And this brings us to the core debate that has arisen over recent years; namely, the idea that gay rights laws or the right to marriage infringes on âreligious freedomâ by forcing anti-gay churches and Christian groups to keep their biases out of the public arena. Look, you can still hold your White Power assemblies in the basement, or write your blog about how gays are going to Hell. But you canât turn Blacks or gays out of your restaurant, out of your giant apartment complex, or out of your publicly funded university campus club. Anti-gay discrimination is no different from sexism or racism, and it shouldnât get a religious pass simply because society has more sympathy for the practice.
I just read that Purina did a hidden camera study of cats to find out what they did all day. Curious? Turns out the felines spent 5 percent of their time playing with toys, 6 percent of their time sleeping, 12 percent of their time playing with other household pets, and 21 percent of their time looking out the window.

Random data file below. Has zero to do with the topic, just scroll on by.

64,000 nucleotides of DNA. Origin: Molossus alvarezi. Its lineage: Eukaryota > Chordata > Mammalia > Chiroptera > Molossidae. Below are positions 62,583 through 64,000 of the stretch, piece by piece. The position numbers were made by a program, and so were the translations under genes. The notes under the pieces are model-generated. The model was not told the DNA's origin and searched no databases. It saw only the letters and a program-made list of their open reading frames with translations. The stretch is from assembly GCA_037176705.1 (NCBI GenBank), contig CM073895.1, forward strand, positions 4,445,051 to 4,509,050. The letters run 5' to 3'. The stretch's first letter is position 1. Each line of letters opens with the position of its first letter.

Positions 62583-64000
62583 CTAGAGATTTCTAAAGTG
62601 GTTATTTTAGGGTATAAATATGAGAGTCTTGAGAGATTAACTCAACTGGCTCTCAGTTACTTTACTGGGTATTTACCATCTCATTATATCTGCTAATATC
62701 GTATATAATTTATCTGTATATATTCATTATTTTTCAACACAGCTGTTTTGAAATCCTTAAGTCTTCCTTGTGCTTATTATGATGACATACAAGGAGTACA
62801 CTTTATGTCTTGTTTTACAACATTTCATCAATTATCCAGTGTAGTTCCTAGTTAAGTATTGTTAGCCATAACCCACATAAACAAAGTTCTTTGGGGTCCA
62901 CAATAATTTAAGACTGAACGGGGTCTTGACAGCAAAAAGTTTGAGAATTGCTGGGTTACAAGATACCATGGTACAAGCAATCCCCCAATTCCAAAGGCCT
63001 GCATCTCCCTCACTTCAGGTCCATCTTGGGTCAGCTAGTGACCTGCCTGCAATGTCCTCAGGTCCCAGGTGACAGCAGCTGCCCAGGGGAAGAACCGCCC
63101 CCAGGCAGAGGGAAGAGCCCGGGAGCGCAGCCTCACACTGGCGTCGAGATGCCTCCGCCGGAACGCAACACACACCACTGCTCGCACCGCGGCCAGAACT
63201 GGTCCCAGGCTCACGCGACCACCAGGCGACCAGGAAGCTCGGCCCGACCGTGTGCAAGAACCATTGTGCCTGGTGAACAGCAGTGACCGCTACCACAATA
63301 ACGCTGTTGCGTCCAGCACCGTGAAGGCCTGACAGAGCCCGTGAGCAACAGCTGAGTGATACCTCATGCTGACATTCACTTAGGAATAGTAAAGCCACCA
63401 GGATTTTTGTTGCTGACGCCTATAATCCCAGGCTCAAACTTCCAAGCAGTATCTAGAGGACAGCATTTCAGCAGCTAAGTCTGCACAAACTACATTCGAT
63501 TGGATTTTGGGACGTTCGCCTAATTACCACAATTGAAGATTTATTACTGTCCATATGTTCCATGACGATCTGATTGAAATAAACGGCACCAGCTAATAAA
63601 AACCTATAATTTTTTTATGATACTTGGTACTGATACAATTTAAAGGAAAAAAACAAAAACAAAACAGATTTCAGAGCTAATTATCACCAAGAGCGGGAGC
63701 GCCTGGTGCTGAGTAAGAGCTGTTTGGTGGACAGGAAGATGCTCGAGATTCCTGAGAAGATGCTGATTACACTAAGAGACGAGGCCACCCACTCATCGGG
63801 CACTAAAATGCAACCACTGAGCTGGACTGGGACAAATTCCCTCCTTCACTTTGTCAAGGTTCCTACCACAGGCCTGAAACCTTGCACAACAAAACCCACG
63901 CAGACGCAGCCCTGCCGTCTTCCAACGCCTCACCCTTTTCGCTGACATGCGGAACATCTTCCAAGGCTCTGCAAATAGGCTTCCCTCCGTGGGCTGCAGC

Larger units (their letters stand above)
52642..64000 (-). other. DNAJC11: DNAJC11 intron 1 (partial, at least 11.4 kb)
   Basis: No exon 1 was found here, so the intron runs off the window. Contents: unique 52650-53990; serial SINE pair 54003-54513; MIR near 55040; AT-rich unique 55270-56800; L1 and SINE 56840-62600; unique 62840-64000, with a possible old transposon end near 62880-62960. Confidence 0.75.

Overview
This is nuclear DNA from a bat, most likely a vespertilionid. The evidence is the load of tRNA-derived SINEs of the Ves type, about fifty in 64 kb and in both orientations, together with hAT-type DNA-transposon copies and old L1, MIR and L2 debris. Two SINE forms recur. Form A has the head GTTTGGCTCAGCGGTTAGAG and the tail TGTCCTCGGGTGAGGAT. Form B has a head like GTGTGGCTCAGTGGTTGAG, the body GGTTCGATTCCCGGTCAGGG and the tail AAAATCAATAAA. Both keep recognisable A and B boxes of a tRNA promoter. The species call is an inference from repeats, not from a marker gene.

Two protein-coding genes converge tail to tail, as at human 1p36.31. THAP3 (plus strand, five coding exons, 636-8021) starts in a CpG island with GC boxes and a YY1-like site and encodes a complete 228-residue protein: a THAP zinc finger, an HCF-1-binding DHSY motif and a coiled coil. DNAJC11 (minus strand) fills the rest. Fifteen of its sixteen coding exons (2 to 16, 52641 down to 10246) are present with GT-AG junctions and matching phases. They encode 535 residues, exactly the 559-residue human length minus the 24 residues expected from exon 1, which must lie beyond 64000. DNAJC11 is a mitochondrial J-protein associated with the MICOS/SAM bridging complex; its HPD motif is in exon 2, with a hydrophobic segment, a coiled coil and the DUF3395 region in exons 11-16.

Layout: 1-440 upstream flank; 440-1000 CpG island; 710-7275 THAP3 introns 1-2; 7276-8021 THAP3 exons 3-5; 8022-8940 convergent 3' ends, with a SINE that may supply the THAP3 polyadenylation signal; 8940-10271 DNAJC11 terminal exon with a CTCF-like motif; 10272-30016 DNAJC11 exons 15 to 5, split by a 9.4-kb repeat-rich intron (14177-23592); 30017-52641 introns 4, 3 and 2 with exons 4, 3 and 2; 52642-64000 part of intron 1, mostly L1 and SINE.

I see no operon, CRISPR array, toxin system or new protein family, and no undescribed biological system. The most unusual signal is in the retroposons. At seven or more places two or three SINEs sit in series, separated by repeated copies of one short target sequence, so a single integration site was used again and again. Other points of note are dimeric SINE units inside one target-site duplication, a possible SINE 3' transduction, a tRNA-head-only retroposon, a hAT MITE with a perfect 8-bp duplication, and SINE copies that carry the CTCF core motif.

I think thatâs kind of interesting, but hereâs my question: What the hell do they do for the other 66 percent of the time? These are small animals stuck in the house with limited options. They donât read, cook, watch TV, pay bills, clean the house, take baths or go online. The only other thing they might do is sit on the couch wide awake, or maybe day dreaming. That seems unlikely. I have half a mind to dig up the raw data.
Well, further research tells us that 8 percent of the average catâs day was spent climbing on things, and another 4 percent was spent âeating or looking atâ food. Iâm still stumped on the other 50 percent. Turns out that the full report is available on the Friskies website blog, but this part of the site is down at present. How frustrating!
And now, a day later when I should be reading legal briefs or talking to activists in New Jersey, I have instead devoted another half hour to the intriguing mystery of the Cat Left To Its Own Devices. In the end, I had to download the latest issue of the âScratchington Post,â to arrive at the answers.